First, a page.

Clever, though not terribly-novel, article at Paul’s Tips this morning:
Most smart people have a hidden weakness and it’s this – they’re absolute suckers for anything that sounds clever.
As soon as you start hitting people with technical terms, fancy graphs, famous names and the like, you’ll immediately increase your credibility. If they’re smart, they’re even more likely to find themselves nodding in agreement. Many intelligent people would rather cut off a finger than admit they don’t know what you’re talking about.
He then gives a few examples. It’s worth reading.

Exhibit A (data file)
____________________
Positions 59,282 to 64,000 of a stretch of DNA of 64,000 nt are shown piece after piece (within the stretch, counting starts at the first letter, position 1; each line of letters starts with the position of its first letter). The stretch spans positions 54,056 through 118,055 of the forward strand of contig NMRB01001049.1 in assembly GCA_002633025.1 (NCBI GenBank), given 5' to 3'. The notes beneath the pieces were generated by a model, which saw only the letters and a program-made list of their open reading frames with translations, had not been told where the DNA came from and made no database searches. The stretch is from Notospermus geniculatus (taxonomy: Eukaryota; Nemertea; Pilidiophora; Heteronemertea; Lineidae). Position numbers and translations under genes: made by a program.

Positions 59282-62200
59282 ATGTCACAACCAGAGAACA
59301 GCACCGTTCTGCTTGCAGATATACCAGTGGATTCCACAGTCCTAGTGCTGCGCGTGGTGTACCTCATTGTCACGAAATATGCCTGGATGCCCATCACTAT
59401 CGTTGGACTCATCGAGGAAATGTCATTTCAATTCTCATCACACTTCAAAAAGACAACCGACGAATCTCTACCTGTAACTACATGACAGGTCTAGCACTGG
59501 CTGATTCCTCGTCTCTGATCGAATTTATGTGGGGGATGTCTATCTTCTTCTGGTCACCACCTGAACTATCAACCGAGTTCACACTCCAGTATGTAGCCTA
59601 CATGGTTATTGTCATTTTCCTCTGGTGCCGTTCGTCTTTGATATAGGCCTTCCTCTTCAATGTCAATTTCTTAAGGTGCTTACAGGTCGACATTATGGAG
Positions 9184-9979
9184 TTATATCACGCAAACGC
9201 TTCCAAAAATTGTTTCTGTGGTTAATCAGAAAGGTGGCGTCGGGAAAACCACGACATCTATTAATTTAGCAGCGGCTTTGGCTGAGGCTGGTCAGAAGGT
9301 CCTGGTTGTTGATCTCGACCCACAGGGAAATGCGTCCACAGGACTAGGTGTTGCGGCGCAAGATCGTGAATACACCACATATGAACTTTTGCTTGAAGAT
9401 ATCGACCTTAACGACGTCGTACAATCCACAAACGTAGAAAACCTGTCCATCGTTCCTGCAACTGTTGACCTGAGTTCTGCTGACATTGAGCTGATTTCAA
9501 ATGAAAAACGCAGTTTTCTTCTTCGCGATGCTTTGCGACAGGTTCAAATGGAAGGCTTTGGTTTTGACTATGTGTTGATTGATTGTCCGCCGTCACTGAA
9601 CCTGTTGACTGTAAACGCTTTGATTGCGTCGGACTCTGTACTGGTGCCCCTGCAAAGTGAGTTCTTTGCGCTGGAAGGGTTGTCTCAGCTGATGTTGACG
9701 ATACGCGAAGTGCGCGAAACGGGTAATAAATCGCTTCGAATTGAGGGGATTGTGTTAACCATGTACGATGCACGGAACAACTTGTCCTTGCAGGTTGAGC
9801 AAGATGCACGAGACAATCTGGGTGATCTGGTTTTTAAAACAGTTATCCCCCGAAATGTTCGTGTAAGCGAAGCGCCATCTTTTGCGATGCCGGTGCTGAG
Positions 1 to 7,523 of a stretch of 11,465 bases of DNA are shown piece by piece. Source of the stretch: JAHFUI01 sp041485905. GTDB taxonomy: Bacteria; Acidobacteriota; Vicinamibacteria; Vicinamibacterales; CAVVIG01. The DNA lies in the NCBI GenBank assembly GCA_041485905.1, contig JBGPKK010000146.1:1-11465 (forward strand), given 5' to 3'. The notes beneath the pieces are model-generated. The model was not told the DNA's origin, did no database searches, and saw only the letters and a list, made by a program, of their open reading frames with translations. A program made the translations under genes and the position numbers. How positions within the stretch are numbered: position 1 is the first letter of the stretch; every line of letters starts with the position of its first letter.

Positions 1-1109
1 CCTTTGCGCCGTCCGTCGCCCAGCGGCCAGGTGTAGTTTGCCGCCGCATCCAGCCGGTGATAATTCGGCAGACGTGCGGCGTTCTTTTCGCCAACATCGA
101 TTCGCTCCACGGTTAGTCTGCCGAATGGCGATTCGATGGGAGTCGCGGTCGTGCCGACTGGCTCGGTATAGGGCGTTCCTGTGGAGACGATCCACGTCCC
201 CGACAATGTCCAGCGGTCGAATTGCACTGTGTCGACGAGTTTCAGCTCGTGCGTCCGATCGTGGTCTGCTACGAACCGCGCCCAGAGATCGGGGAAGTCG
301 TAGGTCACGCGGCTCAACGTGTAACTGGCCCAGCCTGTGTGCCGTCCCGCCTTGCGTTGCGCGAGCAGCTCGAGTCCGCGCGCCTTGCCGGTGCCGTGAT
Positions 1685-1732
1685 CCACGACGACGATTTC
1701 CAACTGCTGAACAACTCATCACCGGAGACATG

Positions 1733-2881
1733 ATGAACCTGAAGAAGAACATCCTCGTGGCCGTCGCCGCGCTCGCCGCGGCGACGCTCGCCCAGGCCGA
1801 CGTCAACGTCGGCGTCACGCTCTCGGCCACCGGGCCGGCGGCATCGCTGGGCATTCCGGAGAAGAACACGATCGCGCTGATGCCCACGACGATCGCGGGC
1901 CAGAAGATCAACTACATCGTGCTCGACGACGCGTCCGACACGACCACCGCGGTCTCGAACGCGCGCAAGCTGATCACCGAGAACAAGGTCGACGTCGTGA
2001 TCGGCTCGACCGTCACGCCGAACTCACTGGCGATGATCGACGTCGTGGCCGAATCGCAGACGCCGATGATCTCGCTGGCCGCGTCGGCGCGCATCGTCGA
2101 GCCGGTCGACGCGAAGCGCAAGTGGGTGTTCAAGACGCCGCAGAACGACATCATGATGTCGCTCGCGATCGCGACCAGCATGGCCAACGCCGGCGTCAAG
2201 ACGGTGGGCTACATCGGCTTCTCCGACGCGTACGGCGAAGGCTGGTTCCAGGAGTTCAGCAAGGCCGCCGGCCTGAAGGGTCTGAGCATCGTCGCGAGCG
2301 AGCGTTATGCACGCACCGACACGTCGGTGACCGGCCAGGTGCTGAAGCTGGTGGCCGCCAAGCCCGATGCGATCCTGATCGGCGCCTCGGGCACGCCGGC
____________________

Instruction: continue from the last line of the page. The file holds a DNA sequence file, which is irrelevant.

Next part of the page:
I’m primarily interested in it because all the techno-complication–whether it’s new agers or computer salesmen–contrasts sharply with simple philosophy. Everyone assumes philosophy isn’t understandable and isn’t worth understanding, but they assume the techno-garbage should be and can be understood. Just the opposite is the truth. The techno-garbage can’t be understood (for reasons set forth in the article; to wit, it’s nonsense), and philosophy can be understood.
If you doubt me, try reading philosophy. Good philosophy, the type that teaches you how to live. Email me if you want suggested readings, but a few quick names: Josef Pieper and Henry Veatch. You’ll have to read them slowly and carefully because they’re methodical, but it’s almost common sense after you digest it. … Read the rest